Colo. shooting families hear police testimony
CENTENNIAL, Colo. -- The officers struggled to hold back the tears as they recalled the theater shooting: discovering a 6-year-old girl without a pulse, trying to keep a wounded man from jumping out of a moving police car to go back for his 7-year-old daughter, screaming at a gunshot victim not to die.
"After I saw what I saw in the theater -- horrific -- I didn't want anyone else to die," said Officer Justin Grizzle, who ferried the wounded to the hospital.
A bearded, disheveled James Holmes, the man accused of going on the deadly rampage, didn't appear to show any emotion as Grizzle and the other officers testified yesterday in a packed courtroom as survivors and families of those who died watched quietly. A woman buried her head in her hands when an officer recalled finding the 6-year-old girl.
"He's heartless. He really is. He has no emotion. He has no feeling. I don't know anybody can live that way," Sam Soudani said of the gunman afterward. His 23-year-old daughter survived the attack.
It was the first day of a hearing to determine whether there's enough evidence to put Holmes on trial. The testimony brought back the raw emotions from the days after the July 20 attack at the suburban Denver theater that left 12 people dead and dozens wounded.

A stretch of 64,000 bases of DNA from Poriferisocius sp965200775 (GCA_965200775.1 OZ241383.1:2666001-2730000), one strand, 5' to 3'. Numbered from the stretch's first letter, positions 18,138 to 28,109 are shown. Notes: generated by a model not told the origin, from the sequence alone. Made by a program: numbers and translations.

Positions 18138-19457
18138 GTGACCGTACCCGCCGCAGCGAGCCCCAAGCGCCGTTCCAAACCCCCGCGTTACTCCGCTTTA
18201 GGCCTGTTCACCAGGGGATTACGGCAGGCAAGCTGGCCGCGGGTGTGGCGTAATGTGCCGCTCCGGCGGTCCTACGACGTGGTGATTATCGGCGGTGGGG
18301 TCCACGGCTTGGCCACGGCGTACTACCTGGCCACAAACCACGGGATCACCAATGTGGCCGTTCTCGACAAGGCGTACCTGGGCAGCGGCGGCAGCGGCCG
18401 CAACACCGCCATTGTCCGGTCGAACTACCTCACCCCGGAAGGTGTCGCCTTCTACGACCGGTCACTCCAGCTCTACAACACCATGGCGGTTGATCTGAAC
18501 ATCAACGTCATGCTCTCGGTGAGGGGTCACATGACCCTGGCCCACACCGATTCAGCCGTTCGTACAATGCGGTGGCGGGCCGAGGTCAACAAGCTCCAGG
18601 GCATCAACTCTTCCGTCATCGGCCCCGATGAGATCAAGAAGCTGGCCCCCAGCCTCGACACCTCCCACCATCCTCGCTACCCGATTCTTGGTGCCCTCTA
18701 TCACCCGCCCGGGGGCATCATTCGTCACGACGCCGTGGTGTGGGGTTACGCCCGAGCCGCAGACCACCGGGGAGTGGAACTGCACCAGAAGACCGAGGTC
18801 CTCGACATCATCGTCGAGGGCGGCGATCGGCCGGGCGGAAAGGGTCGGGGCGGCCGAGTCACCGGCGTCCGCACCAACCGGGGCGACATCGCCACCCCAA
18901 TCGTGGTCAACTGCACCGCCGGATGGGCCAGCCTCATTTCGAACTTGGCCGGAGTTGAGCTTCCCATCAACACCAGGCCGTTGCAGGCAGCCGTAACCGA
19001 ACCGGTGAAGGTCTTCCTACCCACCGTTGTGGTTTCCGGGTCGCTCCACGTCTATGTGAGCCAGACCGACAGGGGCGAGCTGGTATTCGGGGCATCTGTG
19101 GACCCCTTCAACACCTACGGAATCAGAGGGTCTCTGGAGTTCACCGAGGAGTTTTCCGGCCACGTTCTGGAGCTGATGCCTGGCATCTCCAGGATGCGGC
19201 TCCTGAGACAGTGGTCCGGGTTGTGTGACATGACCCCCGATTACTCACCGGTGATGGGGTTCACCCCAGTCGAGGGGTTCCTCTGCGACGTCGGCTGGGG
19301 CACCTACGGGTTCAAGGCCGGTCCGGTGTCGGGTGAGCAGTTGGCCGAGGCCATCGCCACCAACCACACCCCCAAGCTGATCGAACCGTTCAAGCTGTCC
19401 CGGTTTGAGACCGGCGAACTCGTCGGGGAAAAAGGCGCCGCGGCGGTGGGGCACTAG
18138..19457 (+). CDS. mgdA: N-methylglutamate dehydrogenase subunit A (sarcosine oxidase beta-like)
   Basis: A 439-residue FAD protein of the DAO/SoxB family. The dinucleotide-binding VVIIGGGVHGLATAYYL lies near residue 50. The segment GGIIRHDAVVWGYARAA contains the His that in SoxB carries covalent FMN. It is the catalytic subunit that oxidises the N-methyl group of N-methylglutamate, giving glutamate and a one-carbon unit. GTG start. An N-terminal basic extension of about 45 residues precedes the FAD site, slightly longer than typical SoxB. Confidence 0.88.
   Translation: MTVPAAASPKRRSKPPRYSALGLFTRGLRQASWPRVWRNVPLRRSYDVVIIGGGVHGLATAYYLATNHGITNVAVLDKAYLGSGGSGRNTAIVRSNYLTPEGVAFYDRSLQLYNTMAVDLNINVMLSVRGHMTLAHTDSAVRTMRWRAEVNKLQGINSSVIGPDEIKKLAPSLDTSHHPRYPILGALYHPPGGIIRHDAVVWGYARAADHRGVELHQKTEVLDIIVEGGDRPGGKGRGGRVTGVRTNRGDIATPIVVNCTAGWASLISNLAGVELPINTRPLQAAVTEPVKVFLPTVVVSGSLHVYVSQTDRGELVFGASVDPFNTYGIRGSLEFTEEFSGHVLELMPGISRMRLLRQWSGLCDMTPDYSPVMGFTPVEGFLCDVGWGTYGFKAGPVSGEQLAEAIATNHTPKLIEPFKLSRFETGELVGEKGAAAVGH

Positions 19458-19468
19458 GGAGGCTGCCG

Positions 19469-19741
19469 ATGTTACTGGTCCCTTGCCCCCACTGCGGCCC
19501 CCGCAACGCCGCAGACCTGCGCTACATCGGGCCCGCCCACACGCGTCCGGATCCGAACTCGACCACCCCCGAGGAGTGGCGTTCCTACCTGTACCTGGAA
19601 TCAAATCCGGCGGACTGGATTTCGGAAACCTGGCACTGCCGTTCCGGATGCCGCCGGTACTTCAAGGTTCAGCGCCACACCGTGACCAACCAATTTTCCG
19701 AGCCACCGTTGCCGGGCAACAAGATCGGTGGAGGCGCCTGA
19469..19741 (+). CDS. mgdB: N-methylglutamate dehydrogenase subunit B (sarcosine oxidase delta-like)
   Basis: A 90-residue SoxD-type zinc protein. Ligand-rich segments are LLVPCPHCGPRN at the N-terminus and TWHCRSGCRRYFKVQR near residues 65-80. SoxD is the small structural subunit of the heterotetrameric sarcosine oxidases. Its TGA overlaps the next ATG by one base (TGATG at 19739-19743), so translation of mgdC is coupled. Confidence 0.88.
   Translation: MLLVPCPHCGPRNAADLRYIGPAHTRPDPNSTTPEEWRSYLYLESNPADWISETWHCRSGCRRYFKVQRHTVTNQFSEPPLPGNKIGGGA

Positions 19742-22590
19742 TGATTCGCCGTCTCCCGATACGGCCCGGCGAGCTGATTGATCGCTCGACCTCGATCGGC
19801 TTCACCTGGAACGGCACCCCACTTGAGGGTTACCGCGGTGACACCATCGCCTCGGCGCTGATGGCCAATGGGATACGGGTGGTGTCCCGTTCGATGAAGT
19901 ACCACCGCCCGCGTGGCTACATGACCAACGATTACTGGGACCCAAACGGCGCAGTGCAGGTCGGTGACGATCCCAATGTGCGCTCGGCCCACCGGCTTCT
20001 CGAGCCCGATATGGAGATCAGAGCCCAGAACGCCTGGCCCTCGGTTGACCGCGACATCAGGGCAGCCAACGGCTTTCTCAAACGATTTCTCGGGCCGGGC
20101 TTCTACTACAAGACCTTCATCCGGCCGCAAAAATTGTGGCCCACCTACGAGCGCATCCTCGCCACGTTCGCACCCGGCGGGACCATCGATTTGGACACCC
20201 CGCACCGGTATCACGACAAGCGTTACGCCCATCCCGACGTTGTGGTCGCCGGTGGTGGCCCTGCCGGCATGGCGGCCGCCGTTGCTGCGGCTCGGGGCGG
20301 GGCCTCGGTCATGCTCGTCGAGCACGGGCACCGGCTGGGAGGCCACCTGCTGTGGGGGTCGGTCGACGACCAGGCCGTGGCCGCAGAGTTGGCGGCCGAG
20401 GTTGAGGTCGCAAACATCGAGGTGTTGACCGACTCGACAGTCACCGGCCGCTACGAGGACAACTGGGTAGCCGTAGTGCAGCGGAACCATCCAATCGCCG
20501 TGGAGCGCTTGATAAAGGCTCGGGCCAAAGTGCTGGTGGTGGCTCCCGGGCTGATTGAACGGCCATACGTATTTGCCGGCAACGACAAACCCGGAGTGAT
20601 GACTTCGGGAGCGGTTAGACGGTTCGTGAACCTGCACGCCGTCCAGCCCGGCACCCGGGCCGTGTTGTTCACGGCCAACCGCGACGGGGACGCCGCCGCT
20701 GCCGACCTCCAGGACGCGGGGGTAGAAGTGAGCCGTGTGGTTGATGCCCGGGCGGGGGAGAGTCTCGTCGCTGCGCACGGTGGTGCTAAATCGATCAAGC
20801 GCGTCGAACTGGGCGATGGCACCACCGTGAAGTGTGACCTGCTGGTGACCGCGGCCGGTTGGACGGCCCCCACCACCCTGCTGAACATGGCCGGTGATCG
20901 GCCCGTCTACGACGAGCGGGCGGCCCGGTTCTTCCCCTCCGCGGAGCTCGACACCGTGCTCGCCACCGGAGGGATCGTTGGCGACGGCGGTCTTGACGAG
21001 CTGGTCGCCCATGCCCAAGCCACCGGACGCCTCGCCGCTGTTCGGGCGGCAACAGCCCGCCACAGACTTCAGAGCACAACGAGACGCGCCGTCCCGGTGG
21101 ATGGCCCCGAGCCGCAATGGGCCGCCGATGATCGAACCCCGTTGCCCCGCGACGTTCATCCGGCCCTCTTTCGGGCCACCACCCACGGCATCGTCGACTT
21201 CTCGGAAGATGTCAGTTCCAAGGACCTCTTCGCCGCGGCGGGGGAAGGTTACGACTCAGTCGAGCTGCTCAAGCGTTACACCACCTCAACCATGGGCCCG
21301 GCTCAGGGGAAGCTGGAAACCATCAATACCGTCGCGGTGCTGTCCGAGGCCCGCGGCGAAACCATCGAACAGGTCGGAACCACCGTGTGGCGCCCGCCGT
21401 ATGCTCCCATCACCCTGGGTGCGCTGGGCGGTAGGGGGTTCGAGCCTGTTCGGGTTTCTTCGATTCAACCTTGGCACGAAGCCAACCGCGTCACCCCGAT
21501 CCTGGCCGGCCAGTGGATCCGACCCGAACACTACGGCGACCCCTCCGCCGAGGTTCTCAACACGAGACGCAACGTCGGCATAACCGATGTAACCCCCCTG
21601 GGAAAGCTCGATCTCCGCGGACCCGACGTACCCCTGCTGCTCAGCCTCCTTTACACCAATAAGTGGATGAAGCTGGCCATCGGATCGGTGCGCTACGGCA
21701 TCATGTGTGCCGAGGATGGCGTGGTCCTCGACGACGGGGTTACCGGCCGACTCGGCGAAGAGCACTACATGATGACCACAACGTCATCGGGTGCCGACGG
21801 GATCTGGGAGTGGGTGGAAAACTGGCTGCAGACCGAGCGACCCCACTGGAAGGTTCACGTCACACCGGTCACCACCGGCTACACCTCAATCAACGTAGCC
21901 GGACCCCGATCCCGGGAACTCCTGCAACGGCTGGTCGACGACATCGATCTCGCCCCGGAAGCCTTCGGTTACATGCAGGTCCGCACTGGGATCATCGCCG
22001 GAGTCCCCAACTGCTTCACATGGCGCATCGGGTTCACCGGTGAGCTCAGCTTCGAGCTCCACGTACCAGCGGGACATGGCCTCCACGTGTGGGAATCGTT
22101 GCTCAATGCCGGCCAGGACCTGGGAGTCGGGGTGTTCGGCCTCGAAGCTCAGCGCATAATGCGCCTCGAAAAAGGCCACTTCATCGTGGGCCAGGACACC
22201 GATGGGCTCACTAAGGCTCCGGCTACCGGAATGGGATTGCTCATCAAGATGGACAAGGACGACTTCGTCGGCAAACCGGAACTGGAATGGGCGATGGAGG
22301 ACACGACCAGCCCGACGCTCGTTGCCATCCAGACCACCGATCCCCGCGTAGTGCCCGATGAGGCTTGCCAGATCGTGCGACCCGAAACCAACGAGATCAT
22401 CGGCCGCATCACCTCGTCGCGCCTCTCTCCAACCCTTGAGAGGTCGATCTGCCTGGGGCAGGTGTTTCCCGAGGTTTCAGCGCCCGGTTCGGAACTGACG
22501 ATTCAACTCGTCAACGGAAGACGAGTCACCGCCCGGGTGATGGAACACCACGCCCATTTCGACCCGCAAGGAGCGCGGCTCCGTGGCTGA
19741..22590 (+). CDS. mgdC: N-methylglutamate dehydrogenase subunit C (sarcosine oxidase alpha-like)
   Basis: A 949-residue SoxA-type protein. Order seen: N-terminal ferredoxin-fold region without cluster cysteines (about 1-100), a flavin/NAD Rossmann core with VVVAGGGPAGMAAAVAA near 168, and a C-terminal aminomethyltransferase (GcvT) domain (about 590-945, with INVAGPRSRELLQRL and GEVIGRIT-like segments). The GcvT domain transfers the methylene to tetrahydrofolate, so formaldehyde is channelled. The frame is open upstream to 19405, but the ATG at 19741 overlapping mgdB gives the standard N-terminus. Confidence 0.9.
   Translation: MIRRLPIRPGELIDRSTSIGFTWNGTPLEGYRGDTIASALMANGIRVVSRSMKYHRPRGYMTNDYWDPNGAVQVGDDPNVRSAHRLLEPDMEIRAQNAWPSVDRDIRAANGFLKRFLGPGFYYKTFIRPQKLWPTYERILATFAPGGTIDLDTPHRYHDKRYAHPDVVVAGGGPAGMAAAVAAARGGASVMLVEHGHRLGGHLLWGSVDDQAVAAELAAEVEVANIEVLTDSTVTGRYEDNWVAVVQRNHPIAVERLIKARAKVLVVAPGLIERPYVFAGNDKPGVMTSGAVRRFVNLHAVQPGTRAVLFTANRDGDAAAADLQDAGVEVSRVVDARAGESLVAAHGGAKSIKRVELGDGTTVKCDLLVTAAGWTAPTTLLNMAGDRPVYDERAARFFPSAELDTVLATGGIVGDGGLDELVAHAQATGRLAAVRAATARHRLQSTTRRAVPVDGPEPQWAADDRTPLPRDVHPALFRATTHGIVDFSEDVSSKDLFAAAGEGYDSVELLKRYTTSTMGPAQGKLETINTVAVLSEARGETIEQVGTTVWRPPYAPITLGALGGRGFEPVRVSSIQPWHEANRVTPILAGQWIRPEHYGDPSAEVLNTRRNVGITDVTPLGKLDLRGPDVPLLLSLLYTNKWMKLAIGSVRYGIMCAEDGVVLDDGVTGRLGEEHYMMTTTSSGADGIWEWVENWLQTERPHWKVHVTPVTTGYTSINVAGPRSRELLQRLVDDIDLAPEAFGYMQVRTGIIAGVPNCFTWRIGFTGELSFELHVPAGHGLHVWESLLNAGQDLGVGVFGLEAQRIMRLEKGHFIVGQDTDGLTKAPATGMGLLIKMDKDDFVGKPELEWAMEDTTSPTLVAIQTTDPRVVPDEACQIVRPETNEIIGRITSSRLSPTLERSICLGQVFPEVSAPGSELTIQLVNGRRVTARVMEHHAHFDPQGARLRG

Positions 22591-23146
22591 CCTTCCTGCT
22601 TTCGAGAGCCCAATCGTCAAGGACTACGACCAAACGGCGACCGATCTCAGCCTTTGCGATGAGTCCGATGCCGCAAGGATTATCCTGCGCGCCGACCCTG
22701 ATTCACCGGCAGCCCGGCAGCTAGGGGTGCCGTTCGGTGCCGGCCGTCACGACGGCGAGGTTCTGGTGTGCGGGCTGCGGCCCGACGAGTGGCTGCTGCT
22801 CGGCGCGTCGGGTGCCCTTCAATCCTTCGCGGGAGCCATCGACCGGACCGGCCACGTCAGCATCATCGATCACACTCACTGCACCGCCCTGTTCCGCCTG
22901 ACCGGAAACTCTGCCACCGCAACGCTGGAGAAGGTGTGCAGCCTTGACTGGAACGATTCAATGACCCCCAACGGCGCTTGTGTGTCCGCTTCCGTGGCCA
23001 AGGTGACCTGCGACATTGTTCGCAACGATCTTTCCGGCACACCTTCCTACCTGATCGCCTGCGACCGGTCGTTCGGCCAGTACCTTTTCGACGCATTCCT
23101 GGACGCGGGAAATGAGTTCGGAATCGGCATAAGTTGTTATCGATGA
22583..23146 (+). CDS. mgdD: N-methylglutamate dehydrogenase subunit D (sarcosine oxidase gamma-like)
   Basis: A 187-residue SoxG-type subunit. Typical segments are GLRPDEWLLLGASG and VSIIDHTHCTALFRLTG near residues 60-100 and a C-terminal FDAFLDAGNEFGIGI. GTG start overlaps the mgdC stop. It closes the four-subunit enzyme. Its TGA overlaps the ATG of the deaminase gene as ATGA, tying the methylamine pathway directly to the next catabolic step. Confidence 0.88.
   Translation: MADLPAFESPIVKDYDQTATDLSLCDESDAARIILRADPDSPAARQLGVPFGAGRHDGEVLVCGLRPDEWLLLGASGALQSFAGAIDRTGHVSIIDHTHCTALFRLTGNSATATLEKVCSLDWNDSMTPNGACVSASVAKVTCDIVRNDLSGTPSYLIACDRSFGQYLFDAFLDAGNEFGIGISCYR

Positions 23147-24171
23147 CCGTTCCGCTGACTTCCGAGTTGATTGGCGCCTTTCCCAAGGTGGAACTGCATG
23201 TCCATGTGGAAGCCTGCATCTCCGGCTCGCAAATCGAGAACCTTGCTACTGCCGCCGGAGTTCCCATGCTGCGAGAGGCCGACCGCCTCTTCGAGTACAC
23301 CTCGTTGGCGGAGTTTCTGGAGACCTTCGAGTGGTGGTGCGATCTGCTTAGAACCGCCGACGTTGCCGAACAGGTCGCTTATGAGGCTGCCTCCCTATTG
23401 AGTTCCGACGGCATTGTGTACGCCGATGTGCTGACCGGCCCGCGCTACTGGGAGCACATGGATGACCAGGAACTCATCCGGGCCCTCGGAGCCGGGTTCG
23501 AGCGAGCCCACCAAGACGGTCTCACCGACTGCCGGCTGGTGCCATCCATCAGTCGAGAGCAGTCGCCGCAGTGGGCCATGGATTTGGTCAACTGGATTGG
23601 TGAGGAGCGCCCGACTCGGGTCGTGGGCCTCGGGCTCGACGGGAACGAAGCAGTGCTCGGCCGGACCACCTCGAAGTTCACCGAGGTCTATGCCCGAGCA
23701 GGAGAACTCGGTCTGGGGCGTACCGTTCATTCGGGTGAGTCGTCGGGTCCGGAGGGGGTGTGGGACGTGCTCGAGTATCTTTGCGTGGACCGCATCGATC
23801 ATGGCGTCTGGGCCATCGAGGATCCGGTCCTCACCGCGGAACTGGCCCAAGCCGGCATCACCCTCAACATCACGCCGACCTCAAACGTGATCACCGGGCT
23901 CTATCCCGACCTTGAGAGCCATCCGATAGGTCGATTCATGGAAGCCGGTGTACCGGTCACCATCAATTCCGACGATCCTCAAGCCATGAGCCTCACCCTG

The massacre thrust the problems of gun violence and mental illness into the forefront before they receded in the ensuing months. Now, just weeks after a shooting spree at a Newtown, Conn., elementary school left 20 children and six adults dead, prosecutors are laying out their case with the nation embroiled in a debate over gun violence and mental illness.
Any new details to emerge this week -- including Holmes' mental state -- will come amid the discussion over an array of proposals, including tougher gun laws, better psychiatric care and the arming of teachers.
The hearing is the first extensive public disclosure of the evidence against Holmes. Other information has come out, including details about how he legally bought his guns in person and purchased body armor and thousands of bullets online as well as a notebook that he sent to a psychiatrist he had seen.
A district judge forbade attorneys and investigators to discuss the case publicly, and many court documents have been under seal.